But in the fresh root form and dried powder form will! So add it to your stir-fries, grate into your salad dressings, whack a nob into your fresh juices, or drink the tea! Of course it's also available as a capsule and when wanting to help with nausea, which it is fantastic with, this is a great form to take it in as well as sipping ginger tea.
Ginger has a demulcent action on the gut lining and is also known as a carminative - fancy herbal words for saying that this herb also helps to calm things down! It's another anti-inflammatory so that helps with inflammatory gut issues as well.
Fabulous for gut cramps, flatulence and colic type pains and interestingly another use for this herb is for warding off of harmful parasites and their eggs. This is why sushi is commonly served with ginger.
There are so many other health conditions that ginger can help with but in the sake of getting through my top six gut herbs, I will leave it there!
This is another herb that needs it's own blog as it's phytochemicals have been shown to help with everything from Alzheimer's disease to cancer but again, I will stick with how it helps our gut. The main phytochemical or plant compound of this herb that has shown these amazing health benefits is curcumin which is a powerful anti-inflammatory.
This anti-inflammatory action is directly seen on the mucous membrane lining so any inflammatory bowel disease like ulcerative colitis, irritable bowel or Crohn's disease, will benefit greatly from the regular consumption of this herb (as well as keep you from ageing but I digress, I get a bit excited about turmeric).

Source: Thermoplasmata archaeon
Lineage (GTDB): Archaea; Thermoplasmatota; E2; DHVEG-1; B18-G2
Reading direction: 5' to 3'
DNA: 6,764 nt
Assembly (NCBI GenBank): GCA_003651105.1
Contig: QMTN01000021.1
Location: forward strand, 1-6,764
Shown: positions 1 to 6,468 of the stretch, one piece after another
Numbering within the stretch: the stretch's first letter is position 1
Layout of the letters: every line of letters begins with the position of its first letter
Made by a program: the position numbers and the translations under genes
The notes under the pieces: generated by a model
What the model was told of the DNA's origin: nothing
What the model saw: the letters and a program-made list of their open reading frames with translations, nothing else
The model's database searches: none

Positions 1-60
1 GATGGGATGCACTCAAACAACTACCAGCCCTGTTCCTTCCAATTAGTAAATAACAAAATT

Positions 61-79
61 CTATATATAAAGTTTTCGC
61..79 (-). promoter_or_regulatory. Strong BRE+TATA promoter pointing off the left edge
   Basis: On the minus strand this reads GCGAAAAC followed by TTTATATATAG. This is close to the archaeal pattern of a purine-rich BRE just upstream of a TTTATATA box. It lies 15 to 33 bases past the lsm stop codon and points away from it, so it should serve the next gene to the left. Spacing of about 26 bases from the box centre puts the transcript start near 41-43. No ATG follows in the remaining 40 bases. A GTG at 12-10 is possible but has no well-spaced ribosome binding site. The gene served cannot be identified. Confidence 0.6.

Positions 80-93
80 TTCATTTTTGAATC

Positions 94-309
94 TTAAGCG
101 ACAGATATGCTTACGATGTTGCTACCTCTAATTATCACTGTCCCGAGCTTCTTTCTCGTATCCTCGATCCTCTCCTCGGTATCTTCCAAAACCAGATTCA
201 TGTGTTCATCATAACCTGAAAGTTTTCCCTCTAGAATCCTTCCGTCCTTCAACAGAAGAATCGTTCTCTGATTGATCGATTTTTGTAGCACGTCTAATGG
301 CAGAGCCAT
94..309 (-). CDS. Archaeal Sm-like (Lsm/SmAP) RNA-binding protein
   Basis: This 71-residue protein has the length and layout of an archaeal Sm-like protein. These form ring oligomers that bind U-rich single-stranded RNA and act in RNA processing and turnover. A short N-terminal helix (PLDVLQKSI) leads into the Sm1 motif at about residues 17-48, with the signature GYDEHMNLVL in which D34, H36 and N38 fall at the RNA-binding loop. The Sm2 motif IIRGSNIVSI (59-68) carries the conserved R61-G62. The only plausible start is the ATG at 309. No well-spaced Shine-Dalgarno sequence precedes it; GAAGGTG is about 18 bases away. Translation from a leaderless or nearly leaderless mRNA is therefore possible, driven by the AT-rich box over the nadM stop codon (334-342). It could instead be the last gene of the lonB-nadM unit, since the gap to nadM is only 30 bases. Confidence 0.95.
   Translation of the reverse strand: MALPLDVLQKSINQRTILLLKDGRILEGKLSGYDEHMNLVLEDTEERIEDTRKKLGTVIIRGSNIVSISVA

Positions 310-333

Curcumin has also been used to assist with weight control and digestion as it stimulates the gallbladder and produces bile. Because bile helps digest fat, experts believe this improves digestion and may help control weight. Studies have found it helps with indigestion and reducing symptoms of bloating and gas.
It is a vivid, absolutely gorgeous yellow colour in it's powdered form (even used as a yellow dye) and wonderfully aromatic so use it liberally in your curries and stir fries. The root looks like a thin piece of ginger or galangal and using it fresh to brew tea or shaved into cooking and dressings is another great way of taking it.
The humble fennel seed is a very overlooked gut herb! Mostly used just for culinary purposes, it is also a preventative against gas and indigestion. You will also find this herb in throat lozenges and cough syrups for it's demulcent and carminative properties.
The smooth muscles that line the digestive tract are relaxed when they come in contact with this herb. Babies and children show improvements from the symptoms of colic when given fennel tea. Use it in your curries, as a tea and again this is available in capsule form as well (most herbs are).
Not the fluffy white sugary puffs that are roasted over camp fires and popped into hot chocolates! This herb is another one of our amazing mucilaginous herbs.
Marshmallow root has the ability to reduce irritation and inflammation of mucous membranes and it is an excellent remedy to strengthen the digestive system. Teas made from this herb have powerful polysaccharides (long carbohydrate molecules), which can help in the formation of the protective lining around the stomach.
So again, this herb is especially beneficial for those suffering from Crohn's disease or ulcerative colitis.
Marshmallow can also help to reduce acid levels in the stomach, so people with peptic ulcers may find relief when using this herb.
So next week we look at healing the gut with DHA and the bush flower essences!
This is particularly interesting as we cover the emotions that are affected by our gut and how you may be feeling if you are suffering from poor gut health.
Read about that HERE.
Yours in Health,